Friday Roundup: Indices, Trees, Photos and Fun!

Friday RoundupOne of the research resources we have at PHW that has been long neglected is a thick stack of photocopies of Mutual Assurance Society records. PHW volunteers obtained these copies in the 1970s as we were preparing for the 1976 Architectural Inventory. These insurance policies are very useful in seeing how early buildings grew and expanded, even giving details about the uses of certain wings, additions, or outbuildings. These are helpful for dating buildings that predate the Sanborn maps.

Thinking these records had already been sorted and it would be easy to find a policy for a quick fact check, it was quite a surprise to find that was not the case at all. After an afternoon of painstakingly deciphering names, it seemed more efficient to see if anyone had indexed these records already. Indeed, such a resource exists! The University of Mary Washington Department of Historic Preservation has a publicly searchable index of policies with a variety of search field options. In the case of these photocopies, the policy number is often the most legible identifying information. The document images are not available from this search, so this resource may not be of use to all researchers. However, you may want to experiment with the owner name search to see if a previous owner may have had a policy. For example, we know that George Norton had a Mutual Assurance Society policy on his home. By searching for his name, it brings up his Amherst St. home, as well as two other policies he took out at the same time. However, be careful! As with all old records, spelling can be haphazard and transcribers may not be able to make modernizations to help researchers. In Norton’s policies, we have creative street names like Piccadilla, Boscowan, and Loudon. If you find a record, don’t forget to consult the list of abbreviations to find out what was insured on the property and its construction materials.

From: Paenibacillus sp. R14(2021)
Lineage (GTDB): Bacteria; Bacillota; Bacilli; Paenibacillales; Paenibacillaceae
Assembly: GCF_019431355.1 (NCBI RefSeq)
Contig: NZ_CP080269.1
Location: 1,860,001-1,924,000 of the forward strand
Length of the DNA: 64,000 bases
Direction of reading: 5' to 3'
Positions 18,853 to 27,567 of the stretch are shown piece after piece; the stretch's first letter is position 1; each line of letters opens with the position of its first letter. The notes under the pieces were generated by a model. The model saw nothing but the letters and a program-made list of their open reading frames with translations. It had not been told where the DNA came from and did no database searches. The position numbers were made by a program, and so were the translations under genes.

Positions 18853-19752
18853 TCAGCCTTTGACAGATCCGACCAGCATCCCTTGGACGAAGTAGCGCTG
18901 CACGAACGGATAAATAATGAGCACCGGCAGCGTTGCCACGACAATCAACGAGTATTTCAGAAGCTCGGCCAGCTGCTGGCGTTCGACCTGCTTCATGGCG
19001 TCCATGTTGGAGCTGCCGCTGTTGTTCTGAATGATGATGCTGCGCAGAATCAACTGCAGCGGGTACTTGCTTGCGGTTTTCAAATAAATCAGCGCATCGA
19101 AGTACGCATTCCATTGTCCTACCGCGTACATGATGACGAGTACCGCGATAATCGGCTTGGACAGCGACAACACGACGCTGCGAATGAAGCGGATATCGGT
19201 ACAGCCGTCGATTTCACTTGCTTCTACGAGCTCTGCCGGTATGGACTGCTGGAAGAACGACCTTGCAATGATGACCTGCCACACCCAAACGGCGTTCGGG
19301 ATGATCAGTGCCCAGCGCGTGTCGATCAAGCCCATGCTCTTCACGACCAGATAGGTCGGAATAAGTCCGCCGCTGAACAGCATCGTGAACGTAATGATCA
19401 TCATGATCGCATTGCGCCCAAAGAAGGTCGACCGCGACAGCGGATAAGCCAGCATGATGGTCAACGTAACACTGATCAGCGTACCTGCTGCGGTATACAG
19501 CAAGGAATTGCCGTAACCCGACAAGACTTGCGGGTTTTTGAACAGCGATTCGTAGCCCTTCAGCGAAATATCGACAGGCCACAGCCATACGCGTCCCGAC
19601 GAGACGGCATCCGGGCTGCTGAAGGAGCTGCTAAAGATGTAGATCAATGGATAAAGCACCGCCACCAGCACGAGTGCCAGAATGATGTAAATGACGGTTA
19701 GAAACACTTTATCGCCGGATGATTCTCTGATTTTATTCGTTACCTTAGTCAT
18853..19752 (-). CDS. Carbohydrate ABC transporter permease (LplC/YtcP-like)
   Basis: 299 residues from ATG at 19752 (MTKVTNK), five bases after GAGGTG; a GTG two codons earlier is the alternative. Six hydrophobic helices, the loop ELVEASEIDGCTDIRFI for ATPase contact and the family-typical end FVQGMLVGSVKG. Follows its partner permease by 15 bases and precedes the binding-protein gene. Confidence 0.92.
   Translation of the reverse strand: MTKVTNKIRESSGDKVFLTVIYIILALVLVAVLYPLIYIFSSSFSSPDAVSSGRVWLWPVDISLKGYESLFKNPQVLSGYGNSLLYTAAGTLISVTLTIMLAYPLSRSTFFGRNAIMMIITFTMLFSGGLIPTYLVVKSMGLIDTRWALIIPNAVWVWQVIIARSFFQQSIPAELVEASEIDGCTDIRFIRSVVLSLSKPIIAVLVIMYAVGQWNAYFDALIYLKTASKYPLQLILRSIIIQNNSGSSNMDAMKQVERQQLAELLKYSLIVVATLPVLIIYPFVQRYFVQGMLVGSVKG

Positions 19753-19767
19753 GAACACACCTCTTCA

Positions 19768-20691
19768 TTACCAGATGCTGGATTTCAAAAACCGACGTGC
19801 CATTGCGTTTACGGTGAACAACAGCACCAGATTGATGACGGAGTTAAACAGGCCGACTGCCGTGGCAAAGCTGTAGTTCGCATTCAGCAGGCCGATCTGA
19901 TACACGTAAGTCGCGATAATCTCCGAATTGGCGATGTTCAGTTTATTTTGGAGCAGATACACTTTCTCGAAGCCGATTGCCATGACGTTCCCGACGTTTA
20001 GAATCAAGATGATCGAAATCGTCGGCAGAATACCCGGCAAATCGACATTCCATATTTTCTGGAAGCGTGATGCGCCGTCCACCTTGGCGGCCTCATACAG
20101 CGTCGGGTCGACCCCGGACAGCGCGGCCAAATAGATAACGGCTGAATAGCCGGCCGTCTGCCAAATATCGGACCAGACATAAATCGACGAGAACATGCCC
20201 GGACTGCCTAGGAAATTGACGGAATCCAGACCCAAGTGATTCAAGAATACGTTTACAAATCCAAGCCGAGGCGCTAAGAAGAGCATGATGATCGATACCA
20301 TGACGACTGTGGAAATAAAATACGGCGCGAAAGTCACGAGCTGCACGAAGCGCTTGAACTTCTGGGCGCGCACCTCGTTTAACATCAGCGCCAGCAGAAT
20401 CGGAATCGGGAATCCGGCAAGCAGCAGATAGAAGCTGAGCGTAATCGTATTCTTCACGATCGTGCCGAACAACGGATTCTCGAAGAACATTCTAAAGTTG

Many of us have never seen, but heard the tales of the American chestnut tree. With the ongoing efforts to revive the species through blight-resistant hybridization, the question arose as to how large the trees really were. You can read and listen to a recent NPR interview of Roanoke College Biologist Rachel Collins, who warns us to temper our expectations of the mature chestnut hybrids reaching the massive proportions reported in historic documents due to some simple math confusion between diameter and circumference. If you are interested in learning more about the history and efforts to restore the American chestnut, visit the American Chestnut Foundation at www.acf.org.

Of course, it would not be Friday without some photos. This week’s upload has pushed us over 10,000 photos milestone in our Flickr collection! (“Only” 9,500 are publicly viewable, with the remaining 500 mostly historic photos or artwork we do not have rights to share.) About 50 older photos were identified, added to albums, and made public for searchers. We also added 36 photos of 518 and 401-403 South Kent Street, both Revolving Fund properties, again at the beginning of the rehabilitation. Catch them at the top of the Flickr photostream.